The weather around here has been awful lately, with constant cold and rain and ice, but we’re hopeful that over the next 10 days the world leaders who have gathered in Paris will come up with some solution for this recent inclement change in the climate. They’ve done such a stellar job of bringing peace and prosperity to the planet that they now consider climate change the world’s most pressing problem, so they should be able conquer nature with time to spare for a carefree Parisian weekend.
Or maybe not. The government of India is “seen as obstacle to meaningful climate deal in Paris,” according to the headline at the Financial Times, which is aghast that a smog-ridden country with “more at stake than any other large economy represented at this week’s climate summit” is reluctant to cripple its economy just as it has begun pulling its population out of centuries of abject poverty. There is a similar indignation throughout the press that even in the countries where those world leaders have taken up the climate change cause there is little enthusiasm about the project among the voters who elected them, and that the inevitable economy-crippling consequences of a meaningful climate deal will result in new leaders who will scuttle any deal that’s made. Not to mention that most nations probably won’t keep their end of any bargain, just as they have done in the past, and that the ones who do will be crippling their economies to no effect. There’s also a possibility that whatever deal they come up with be a lot of pseudo-scientific mumbo-jumbo that makes no difference even if implemented, which also would not be without precedent, and that nature will continue to mock mankind as it has since the dawn of the time.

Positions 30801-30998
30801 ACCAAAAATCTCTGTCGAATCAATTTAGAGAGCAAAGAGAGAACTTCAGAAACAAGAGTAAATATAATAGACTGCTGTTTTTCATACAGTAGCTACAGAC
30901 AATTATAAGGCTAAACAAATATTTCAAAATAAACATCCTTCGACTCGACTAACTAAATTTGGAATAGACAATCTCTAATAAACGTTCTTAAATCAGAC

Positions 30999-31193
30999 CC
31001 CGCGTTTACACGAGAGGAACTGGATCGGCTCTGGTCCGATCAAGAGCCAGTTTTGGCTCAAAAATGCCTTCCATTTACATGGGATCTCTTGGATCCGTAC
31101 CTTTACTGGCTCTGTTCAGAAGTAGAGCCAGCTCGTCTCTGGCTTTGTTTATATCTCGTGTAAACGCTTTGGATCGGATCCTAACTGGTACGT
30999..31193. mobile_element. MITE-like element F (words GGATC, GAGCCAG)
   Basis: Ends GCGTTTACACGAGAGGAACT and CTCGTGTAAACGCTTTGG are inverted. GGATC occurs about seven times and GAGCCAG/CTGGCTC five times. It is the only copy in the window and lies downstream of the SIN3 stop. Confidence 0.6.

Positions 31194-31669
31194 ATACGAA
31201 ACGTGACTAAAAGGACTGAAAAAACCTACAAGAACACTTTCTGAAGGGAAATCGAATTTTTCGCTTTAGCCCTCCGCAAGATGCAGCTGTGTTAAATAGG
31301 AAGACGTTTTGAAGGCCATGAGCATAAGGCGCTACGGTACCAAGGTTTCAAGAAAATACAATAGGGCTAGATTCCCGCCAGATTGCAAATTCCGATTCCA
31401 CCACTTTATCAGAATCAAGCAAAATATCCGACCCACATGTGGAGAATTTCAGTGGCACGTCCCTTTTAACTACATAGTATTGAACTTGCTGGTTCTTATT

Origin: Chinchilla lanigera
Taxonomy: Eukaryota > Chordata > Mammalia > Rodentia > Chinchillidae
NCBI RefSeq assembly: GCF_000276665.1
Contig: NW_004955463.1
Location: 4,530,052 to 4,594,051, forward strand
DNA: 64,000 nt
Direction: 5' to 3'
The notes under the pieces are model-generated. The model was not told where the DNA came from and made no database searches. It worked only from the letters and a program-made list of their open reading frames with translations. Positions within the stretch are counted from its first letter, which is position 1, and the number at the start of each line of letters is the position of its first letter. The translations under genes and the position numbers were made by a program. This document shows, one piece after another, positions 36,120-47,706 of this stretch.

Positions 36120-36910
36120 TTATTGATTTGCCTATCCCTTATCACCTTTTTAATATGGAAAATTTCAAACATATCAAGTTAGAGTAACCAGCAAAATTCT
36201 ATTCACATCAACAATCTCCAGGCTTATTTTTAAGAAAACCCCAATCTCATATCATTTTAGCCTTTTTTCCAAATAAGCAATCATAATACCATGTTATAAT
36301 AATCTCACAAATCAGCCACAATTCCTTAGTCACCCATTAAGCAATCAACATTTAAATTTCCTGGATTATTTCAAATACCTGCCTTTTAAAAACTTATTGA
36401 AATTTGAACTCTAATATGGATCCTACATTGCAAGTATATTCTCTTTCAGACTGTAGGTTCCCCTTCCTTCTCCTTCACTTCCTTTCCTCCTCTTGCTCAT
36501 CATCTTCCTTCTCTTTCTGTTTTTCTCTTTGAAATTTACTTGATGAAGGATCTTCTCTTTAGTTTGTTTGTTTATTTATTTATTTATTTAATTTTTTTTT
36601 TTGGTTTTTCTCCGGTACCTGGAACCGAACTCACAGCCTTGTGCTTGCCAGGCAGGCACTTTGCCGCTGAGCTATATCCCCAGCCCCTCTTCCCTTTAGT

Still, we’re sure that they’ll give a try and it will make for a most entertaining spectacle. Speeches will be given, moral authority will be asserted, skeptics will be scoffed at, giant papier-mache puppets will be paraded down streets and earnest activists will dress up in polar bear costumes. If the terrorists don’t decide to shoot up Paris again everyone involved will enjoy some fine French wine and the famous Parisian nightlife, some sort of deal will be concocted, and the concluding speeches will be quite self-congratulatory.
The press almost everywhere will will try to help out, too, but we doubt that they’ll be able to rouse their readers to the hoped-for level of alarm. According to all the polls the American electorate remains stubbornly more concerned with such issues as terrorism and economic growth and the latest celebrity, even in a Germany where a famously less questioning-of-authority population buys in global warming alarmism most the public isn’t inclined to accept the economy-crippling measures that supposedly required to do anything about, and in those parts of the world still aspiring to American and European levels of economic development there’s even greater skepticism. The Indian government is talking about “carbon imperialism,” and the “indigenous peoples” of various nations are grousing they’re not invited to Paris to lobby for their first light bulbs, and although they’ll probably be disappointed to learn that anti-imperialism and indigenous peoples have been supplanted by climate change as the cause du jour of modern liberalism we expect they’ll nonetheless have their say. Despite all the open talk about legal prohibitions against any skepticism about all this nonsense, we expect that the American electorate will also eventually be heard.
As we were writing this another one of those darned earthquakes rolled through, and after all the ice that was already dragging down our tree limbs it’s made quite a mess of the front lawn. Once they’ve solved that pesky global warming problem, perhaps our world leaders can address themselves to this situation.
— Bud Norman